Everyone knows what water is, but what about malt? Malted grains make up the bulk of a beer recipe. Malted barley is the most common, followed by malted wheat. Other cereals such as oats, rye, corn, and rice are sometimes used as well.
Grains give beer:
"Mouthfeel": How does a beer feel in your mouth? Dry? Sweet? Thin? Creamy? Grainy? Grains contribute to the overall feel of beer on the palate. Some grains are processed for the sole purpose of adding thickness and "texture" to the body of beer. Some grains are less fermentable (harder for yeast to process into alcohol) than others. There are types of grain that will leave components in beer, thickening it without adding alcohol content.
Flavor: Grains can add dark chocolate, biscuit, dough, coffee, caramel, toffee, cracker, wheat, astringent, burnt, sweet, sour, or even smokey pit-BBQ-like flavors to beer. The number of grains available to the brewer are varied. Furthermore, varying their quantities can change the flavor profile entirely.
Alcohol content: Simply put: the more grain the more potential alcohol a beer can have. A beer made with twice the amount of grain can theoretically yield twice the quantity of alcohol. This is why high-alcohol beer are often more expensive: they simply require more material to make.
Color: Grains can be thought of as paints or dyes in the way they affect the color of a beer. All paintings must start out with some sort of canvas or base from which to work off of. In brewing, the "base grain" is used in the largest quantity and other grains, called "specialty grains", are used to add color and flavor. The base grain can be though of as the canvas and the specialty grains as the palate of colors. A grain such as "pilsner malt"(used in pilsners, light lagers, and Belgian ales) contributes a marginal amount of color while a grain like "roasted barley" (a grain that is kilned in ovens until black in color and used in stout beer) will contribute a large amount of darkness to beers, even in small quantities.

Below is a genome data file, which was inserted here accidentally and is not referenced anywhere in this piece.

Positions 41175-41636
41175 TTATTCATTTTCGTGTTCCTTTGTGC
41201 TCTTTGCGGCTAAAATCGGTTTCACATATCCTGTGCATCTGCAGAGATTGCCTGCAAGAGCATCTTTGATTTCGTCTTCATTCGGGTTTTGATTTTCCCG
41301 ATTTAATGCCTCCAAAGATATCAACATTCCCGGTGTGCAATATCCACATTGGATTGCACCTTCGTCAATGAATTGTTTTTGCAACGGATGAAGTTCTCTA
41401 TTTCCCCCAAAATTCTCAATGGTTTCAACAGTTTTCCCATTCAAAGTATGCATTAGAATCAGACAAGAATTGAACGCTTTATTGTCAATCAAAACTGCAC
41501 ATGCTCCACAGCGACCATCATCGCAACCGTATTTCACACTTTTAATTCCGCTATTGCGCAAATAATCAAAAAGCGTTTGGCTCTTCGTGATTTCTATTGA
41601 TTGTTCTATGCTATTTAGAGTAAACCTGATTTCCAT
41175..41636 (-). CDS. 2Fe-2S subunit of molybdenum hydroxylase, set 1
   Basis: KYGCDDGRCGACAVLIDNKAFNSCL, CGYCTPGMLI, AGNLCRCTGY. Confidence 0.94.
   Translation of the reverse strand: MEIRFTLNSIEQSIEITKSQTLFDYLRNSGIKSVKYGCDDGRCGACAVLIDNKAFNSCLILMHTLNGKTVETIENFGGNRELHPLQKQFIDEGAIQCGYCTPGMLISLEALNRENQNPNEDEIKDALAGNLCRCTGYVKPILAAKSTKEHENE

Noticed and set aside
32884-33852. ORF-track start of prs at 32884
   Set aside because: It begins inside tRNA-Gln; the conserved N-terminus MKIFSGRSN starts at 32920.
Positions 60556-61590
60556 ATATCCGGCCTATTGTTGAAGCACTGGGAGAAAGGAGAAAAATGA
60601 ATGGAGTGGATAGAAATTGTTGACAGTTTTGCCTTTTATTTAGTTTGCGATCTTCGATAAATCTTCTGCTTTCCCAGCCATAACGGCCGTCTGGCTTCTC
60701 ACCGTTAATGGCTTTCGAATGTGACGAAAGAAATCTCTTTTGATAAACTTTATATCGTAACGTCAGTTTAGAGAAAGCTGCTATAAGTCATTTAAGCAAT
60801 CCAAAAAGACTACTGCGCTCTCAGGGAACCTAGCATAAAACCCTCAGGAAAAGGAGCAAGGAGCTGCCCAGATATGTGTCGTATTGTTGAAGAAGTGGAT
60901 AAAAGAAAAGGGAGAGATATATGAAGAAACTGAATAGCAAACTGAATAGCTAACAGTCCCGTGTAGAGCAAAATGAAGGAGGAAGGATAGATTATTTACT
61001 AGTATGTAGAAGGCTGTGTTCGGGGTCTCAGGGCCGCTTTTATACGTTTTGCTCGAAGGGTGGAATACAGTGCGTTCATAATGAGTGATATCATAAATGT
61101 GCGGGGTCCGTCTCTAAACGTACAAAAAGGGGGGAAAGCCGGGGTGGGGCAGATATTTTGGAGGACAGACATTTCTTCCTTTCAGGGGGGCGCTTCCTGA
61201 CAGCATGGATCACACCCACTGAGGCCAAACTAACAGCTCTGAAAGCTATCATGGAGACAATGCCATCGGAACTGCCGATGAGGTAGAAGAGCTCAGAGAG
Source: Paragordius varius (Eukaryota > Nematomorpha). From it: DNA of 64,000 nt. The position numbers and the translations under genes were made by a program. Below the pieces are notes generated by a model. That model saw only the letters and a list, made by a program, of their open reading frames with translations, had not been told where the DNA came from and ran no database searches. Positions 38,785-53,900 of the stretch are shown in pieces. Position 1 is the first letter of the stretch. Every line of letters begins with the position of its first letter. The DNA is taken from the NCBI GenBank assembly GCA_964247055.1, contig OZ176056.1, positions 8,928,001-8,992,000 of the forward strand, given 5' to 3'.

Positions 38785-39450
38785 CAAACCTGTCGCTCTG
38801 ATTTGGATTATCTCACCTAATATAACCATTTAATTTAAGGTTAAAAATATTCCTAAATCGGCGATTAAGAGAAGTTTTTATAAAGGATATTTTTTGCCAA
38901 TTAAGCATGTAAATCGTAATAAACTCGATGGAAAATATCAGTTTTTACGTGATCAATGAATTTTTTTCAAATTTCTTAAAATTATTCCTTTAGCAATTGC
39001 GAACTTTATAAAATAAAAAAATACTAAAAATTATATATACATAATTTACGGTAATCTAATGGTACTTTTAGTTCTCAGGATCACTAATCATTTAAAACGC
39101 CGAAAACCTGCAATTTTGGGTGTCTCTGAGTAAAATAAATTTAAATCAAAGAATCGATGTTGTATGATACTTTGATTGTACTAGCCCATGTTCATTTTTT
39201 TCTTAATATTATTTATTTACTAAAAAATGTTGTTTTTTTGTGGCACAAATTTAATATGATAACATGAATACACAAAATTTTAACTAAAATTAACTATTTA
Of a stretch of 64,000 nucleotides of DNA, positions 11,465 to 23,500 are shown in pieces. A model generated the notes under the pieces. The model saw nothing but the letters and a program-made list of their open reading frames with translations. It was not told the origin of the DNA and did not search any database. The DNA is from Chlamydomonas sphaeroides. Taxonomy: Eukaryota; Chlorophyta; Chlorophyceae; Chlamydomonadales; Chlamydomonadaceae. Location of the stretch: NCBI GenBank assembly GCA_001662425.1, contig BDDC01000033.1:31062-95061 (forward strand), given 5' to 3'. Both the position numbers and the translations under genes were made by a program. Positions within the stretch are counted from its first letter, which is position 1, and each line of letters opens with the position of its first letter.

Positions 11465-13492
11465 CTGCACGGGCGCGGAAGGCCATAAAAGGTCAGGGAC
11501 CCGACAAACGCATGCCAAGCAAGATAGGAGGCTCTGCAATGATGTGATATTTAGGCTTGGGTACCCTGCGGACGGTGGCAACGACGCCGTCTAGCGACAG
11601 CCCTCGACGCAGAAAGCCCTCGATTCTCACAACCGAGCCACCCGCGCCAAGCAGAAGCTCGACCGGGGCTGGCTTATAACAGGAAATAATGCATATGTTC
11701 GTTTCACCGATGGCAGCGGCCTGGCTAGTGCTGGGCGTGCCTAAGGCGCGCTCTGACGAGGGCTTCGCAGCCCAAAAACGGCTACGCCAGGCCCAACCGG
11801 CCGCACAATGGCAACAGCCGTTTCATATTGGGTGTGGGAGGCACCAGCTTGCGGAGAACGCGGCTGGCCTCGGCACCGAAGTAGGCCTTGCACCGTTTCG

Contrary to popular belief, the darkness of a beer does not necessarily denote the alcohol content or even the thickness of a beer. A small amount of dark dye can be used to make a beer dark in color (the German "Black Pilsner" beer called Schwartzbier is made in this way). Alternatively (and less commonly used in brewing) a large amount of lighter dye can darken a beer. The latter approach certainly does contribute massive amounts of alcohol to beer, and the "barley wine" style of beer is made in this way.
Various grains have the been assigned "Lovibond" units according to their color contributions in beer. From the examples above, Pilsner malt is rated at 1-3L while roasted barley can be rated as high as 500L. The Standard Reference Method (SRM) is used to the determine the color of beer. Below I have compiled a sample of some hues and their respective SRM ratings:
SRM values vary from a pale straw lemonade to a jet black opaque. Various styles of beer can be found within this rainbow of colors.
Pilsner beers (Pilsner Urquell, Spaten Pils), American pale lager beers (Budweiser, Bud Light, Miller Light, Coors, etc), Kolsch beers
Belgian Tripels (Chimay White, Tripel Karmeliet, Westmalle Tripel), Blonde and Golden Ales (Duvel, Leffe Blonde)
Bitters (Boddingtons), ESBs (Fuller's ESB, Redhook ESB), English Pale Ales (Great Divide DPA), American Pale Ales (Sierra Nevada Pale Ale, Red Seal Pale Ale), India Pale Ales (Pyramid IPA, Bridgeport IPA), Imperial/Double IPAs (Dogfish Head 90 minute IPA, Russian River Pliny the Elder), Amber Ales (Full Sail Amber, New Belgium Fat Tire), American Dark Lagers (Killian's Irish Red, Shiner Bock, Amber Bock)
Brown Ales (Newcastle), Porters (Boulevard Bully Porter, Fuller's London Porter, Left Hand Black Jack Porter), Barley Wines (Great Divide Old Ruffian, Sierra Nevada Bigfoot, Anchor Old Foghorn), Belgian Dubbels (Grimbergen Dubbel, Westmalle Dubbel)
Dry Stouts (Guinness), Sweet Stouts (Left Hand Milk Stout), Imperial Stouts (Great Divide Yeti), Belgian Abts (Westvleteren 12), Schwartzbier (Köstritzer Schwartzbier)